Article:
Wessex Archaeology, 2002, Cramber Tor Training Area Rapid Condition Survey (Report - Survey). SDV354588.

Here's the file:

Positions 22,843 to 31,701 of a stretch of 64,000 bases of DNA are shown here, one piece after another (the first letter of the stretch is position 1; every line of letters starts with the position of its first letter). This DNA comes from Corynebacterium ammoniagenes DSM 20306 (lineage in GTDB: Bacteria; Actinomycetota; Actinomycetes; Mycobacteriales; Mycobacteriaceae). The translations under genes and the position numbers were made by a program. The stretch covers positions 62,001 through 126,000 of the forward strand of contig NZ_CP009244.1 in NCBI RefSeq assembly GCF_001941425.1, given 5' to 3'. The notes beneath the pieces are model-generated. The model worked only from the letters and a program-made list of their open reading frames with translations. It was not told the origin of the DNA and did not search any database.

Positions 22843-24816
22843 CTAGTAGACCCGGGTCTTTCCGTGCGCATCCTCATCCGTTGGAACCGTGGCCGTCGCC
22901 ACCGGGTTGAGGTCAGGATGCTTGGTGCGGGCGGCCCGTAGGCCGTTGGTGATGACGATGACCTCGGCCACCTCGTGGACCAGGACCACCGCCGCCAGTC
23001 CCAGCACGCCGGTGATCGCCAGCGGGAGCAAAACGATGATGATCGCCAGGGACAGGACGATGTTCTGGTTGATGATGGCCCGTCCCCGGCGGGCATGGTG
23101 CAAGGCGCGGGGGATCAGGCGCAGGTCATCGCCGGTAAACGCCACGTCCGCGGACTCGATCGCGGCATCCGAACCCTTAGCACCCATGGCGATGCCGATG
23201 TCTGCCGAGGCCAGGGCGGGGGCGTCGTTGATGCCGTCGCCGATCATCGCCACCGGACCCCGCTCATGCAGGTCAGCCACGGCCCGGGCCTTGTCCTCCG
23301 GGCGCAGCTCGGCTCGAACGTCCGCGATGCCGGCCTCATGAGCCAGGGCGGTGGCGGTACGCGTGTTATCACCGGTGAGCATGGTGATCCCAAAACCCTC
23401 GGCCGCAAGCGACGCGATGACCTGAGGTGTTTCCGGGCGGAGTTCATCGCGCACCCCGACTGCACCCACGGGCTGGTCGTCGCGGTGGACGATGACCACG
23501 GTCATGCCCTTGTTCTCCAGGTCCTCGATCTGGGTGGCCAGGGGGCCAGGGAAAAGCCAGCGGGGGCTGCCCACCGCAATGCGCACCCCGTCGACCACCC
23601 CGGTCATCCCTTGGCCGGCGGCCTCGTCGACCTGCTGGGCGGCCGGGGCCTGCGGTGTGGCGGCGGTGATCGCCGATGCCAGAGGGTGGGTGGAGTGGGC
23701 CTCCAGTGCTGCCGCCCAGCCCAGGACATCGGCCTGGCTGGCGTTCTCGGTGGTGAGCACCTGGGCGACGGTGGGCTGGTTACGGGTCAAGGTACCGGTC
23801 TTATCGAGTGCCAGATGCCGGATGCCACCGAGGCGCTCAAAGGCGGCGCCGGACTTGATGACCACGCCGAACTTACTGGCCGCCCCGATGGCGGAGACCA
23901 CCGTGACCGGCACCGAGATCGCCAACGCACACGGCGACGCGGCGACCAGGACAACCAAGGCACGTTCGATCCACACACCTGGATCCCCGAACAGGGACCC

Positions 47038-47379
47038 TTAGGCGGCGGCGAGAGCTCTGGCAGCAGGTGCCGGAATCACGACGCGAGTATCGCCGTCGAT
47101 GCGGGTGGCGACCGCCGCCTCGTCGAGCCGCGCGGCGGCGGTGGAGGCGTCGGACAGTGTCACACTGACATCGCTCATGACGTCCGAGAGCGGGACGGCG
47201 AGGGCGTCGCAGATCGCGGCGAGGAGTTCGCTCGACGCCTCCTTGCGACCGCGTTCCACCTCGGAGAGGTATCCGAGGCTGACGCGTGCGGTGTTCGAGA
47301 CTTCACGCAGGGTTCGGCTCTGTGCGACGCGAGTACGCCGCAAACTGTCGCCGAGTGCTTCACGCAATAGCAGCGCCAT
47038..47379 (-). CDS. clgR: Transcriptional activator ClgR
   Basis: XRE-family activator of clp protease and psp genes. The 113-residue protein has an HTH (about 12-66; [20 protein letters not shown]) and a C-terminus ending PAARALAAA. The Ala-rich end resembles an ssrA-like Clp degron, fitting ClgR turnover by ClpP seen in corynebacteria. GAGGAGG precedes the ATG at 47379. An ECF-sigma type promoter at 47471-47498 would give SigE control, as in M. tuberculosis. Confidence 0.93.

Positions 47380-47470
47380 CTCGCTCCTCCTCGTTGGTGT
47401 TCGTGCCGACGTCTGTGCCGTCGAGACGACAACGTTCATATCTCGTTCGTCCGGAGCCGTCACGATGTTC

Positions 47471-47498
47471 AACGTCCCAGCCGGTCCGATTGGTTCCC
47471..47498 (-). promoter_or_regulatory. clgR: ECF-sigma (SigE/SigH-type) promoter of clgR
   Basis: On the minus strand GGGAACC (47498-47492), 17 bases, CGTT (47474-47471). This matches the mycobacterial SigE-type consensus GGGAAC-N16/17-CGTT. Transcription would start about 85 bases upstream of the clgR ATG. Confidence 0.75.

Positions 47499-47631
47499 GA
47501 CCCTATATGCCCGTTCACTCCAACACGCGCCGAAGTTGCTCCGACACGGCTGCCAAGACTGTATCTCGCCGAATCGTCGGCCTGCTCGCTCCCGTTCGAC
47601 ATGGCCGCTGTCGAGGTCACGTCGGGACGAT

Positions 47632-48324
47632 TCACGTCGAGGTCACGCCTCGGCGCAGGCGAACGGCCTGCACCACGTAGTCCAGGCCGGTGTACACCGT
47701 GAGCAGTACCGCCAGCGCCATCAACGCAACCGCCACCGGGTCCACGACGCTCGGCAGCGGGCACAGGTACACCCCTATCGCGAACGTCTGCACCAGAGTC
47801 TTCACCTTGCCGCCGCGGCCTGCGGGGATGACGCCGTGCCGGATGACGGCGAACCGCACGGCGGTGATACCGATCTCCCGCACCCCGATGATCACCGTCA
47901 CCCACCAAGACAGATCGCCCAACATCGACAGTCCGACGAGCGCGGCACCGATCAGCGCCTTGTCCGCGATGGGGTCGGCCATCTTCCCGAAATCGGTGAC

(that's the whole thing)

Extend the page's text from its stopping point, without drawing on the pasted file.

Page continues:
Newman, P., 2006, Cramber Tor Training Area Archaeological Field Investigation (Report - Survey). SDV233640.